For years, I’ve coveted an original Wurlitzer 200 electric piano. My sonic palate needed that famous chiming tone like it was water. Unfortunately, I never had the extra $2,500 lying around to be able to buy one.
I’ve been through a number of keyboards that all had electric piano sounds meant to mimic it, but they all fell short of the glory of the real thing.
Then, a few years ago, Korg released the SV-1, which claimed to have finally captured the magic of the original instrument.
And friends, the hype is real.
The Korg Stage Vintage SV-1 is a no-frills stage piano. There are six sound banks, each with six sounds of their own. 36 sounds may not seem like a lot to work with, but the SV-1 values quality far above quantity. In these soundbanks, you’ll find the Wurlitzer 200, the Fender Rhodes, the Yamaha CP80, Yamaha and Steinway grand pianos, the Clavichord, the Hammond B3 organ, the Mellotron, and the Oberheim OB-Xa synthesizer, made famous by Van Halen’s “Jump.”
The keyboard has a real vacuum tube circuit (wisely exposed to up the coolness factor) and several built-in effects. There is a master EQ, Pre-amp FX, an amplifier simulator, modulation FX like phasers and obviously a rotary effect, and a reverb/delay section. The reverb is a bit artificial sounding, and even at the highest settings, the delays are pretty subtle. I’ve been compensating by running mine through a rack reverb and delay instead.
The settings are controlled by vintage-style knobs. The Pre FX circuit can be linked to an expression pedal, and the machine is MIDI compatible. There is also an easy-to-use transpose function that can bring the keyboard up or down an entire octave.
There are eight slots to save favorites, but some of the layers that come pre-loaded are as good as anything you could mix up yourself. Personally, I can’t tear myself from the Dyno EP/synth choir layer.
Look and Feel
The SV-1 is available in a 76 or 88 key variation. I opted for the 76, which is more keys than the Rhodes or 200 had anyway. The weighted keys are satisfyingly responsive and feel like a real piano. And I’d know—I have a grand piano at my church that I play frequently.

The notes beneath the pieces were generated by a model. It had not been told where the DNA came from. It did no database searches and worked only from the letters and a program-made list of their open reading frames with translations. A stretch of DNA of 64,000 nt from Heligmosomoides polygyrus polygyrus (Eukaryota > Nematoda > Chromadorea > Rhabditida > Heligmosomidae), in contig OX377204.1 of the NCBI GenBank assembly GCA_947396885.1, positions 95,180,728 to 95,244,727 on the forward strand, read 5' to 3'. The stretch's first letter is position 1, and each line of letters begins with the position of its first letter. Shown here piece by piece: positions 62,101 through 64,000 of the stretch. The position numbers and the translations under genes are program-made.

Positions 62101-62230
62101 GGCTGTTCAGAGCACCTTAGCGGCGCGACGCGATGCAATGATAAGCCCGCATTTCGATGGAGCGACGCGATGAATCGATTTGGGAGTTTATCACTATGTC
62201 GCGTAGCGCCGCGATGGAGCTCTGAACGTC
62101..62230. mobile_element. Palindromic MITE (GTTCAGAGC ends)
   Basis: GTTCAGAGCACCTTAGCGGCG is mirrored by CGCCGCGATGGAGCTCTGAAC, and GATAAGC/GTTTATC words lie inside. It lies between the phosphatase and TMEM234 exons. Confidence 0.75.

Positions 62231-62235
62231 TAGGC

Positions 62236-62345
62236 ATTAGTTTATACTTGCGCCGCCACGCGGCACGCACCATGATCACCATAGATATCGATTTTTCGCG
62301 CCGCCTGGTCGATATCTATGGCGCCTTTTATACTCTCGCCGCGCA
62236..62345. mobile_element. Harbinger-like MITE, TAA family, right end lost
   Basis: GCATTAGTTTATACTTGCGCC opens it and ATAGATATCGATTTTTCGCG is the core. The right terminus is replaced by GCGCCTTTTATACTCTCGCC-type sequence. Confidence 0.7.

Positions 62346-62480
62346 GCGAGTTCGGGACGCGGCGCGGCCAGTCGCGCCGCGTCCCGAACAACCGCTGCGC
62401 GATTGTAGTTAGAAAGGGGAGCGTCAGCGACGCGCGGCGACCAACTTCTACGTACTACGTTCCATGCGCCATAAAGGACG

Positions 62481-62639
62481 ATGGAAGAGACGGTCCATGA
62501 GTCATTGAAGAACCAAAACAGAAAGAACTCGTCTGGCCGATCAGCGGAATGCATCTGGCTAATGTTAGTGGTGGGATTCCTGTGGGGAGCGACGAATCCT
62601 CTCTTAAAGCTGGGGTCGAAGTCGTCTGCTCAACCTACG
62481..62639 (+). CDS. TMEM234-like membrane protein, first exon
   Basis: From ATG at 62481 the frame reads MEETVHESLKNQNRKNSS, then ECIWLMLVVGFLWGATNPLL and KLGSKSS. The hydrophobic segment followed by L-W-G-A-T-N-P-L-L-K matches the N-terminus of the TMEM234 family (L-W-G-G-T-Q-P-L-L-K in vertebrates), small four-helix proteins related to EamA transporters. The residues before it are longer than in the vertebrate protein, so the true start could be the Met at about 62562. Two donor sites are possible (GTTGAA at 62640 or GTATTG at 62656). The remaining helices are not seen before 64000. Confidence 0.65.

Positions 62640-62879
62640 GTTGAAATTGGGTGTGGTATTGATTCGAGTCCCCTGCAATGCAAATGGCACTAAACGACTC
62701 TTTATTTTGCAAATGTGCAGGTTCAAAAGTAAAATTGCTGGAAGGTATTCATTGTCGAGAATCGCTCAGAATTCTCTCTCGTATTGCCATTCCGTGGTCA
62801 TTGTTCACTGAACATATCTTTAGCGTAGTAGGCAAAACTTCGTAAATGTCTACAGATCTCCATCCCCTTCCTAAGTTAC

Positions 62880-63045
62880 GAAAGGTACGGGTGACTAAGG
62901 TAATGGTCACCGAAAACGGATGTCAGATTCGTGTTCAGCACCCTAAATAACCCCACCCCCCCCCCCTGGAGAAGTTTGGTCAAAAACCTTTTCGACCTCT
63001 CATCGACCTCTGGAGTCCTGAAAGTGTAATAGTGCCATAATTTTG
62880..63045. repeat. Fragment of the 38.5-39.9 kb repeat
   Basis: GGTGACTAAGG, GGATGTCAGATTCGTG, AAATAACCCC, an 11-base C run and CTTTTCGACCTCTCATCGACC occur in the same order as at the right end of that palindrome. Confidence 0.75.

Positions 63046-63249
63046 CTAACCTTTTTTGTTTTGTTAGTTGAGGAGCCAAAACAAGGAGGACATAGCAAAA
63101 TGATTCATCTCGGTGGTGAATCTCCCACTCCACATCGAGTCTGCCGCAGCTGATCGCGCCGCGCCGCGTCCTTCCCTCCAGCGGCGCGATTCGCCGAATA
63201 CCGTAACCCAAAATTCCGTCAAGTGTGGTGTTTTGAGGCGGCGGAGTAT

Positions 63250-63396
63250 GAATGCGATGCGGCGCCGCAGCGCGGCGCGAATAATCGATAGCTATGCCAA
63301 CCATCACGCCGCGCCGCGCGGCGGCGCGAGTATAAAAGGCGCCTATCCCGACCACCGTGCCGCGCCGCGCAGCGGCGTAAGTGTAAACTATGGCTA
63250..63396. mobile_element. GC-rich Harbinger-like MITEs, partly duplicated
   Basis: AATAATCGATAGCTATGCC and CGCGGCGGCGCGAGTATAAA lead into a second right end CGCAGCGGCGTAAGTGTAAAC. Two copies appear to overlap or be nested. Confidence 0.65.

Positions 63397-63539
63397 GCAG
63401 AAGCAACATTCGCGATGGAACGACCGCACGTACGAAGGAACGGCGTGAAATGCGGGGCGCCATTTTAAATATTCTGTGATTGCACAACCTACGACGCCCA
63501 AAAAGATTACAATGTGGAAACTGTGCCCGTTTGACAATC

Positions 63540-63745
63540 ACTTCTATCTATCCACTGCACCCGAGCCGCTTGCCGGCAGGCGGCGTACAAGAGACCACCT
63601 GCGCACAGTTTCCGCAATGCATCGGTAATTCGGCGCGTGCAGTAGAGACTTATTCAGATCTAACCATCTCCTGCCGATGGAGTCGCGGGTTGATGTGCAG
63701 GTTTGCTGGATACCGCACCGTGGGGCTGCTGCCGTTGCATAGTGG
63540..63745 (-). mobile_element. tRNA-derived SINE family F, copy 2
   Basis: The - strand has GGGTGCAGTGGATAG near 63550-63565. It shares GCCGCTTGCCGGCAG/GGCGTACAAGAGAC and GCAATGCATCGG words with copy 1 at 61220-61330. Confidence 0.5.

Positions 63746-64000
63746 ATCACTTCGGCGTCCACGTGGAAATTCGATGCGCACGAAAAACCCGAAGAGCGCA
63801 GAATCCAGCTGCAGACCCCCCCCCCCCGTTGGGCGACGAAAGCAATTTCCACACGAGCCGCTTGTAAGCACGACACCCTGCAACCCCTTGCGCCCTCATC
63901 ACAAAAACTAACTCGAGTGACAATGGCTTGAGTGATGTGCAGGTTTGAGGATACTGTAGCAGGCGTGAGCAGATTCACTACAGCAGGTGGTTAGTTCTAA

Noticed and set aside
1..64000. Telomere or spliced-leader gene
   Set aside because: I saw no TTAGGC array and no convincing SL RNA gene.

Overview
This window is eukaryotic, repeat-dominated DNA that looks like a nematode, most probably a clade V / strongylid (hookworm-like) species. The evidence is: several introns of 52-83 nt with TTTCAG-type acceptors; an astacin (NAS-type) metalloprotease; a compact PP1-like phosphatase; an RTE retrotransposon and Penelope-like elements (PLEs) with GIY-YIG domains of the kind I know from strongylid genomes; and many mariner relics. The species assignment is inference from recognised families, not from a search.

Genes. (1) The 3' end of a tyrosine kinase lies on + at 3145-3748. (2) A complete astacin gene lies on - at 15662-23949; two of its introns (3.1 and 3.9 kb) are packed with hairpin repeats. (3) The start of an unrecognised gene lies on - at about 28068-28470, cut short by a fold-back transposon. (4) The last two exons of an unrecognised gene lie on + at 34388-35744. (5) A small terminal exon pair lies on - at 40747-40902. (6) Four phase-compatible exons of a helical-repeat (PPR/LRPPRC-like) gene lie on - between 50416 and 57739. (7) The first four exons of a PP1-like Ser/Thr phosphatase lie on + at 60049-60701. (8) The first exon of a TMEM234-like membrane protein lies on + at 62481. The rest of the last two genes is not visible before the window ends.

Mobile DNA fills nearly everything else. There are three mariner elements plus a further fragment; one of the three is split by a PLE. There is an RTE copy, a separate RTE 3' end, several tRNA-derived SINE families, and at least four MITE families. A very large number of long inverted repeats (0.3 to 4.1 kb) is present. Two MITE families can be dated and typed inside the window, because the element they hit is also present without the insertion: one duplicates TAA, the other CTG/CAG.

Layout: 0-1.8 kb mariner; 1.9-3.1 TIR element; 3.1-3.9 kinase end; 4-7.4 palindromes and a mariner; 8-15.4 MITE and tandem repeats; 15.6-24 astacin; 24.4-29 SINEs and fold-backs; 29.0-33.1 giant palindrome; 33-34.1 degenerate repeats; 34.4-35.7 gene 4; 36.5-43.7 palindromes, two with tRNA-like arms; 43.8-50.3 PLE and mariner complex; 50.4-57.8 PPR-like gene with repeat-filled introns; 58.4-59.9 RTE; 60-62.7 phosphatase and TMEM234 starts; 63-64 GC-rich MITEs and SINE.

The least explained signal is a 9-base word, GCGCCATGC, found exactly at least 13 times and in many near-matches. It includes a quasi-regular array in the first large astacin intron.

All of this is wrapped up in chic, matte black metal finish, barring the end caps, which feel like an expensive plastic. Amber LEDs light up the display, which makes the instrument look just as vintage as it sounds.
The keyboard has a USB out, which can be used to edit and store sound libraries with the included software. However, the software is almost entirely intuitive. After staring at the screen blankly at the screen for a few minutes, I felt like I needed to be a web developer to understand it.
All I really wanted to do was find a way to add splits or layers, but it doesn’t seem like there is. Which is a real bummer, because some of these Rhodes tones are just begging for a pad to back it up.
I can already hear you. “But how does it sound?”
In a word, magnificent. The sampling job on this keyboard is absolutely next level. The simulated reeds of the Wurlitzer open up with the touch response exactly like the real thing. Whether tickling the highs or pounding on the low notes, the grand pianos have none of the digital flatness that plagues most keyboards.
I’m specifically impressed by the Yamaha CP80 sound. Having owned a CP70, which just has fewer keys, I was amazed to hear how perfectly it captured the instrument’s distinct thunkiness.
The organ sounds are definitely more usable than most keyboards around this price point. The tones are rich and full without being unbearably resonant and accordiony. There are a few settings that are missing for a true organ simulator, so these tones aren’t quite as true as the electric pianos, but they are a ton of fun. Especially the Farfisa, which sounds perfect.
But the most impressive part of this keyboard isn’t the sounds themselves, but the sound of the mechanics. Most of the instruments modeled here are electromechanical, which means there are real hammers and drawbars creating the sounds. These striking implements create subtle sounds themselves, though most digital pianos ignore that little detail.
But with the SV-1, Korg shows how much difference it can make. You can hear the click of the drawbar in the organs and the bounce of the hammers in the electric pianos. You can even hear the damper lifting off of the piano strings when you depress the sustain pedal. You can adjust these levels either from the keyboard itself through a hidden menu, or through the previously mentioned editing software (which remains difficult to use). But, the factory settings are near-perfect analogs, so you might not want to mess with it much.
The Korg SV-1 might not have more sounds than other digital pianos on the market, but the sounds it does have are as close to perfect as you can get without getting the real thing. It’s a joy to play and offers up excellent recreations of rock and roll’s most beloved sounds. And at only $1,550, it’s well worth every penny.
The Korg SV-1 retails for $1,550 for the 76-key model and $1,750 for 88-key, and it is available from any music retailer.
Source: Personal purchase
What I Like: Perfect recreations of classic sounds; Plays like a dream; Chassis and display look great
What Needs Improvement: It’d be nice to create splits and layers; The sound editor isn’t very user-friendly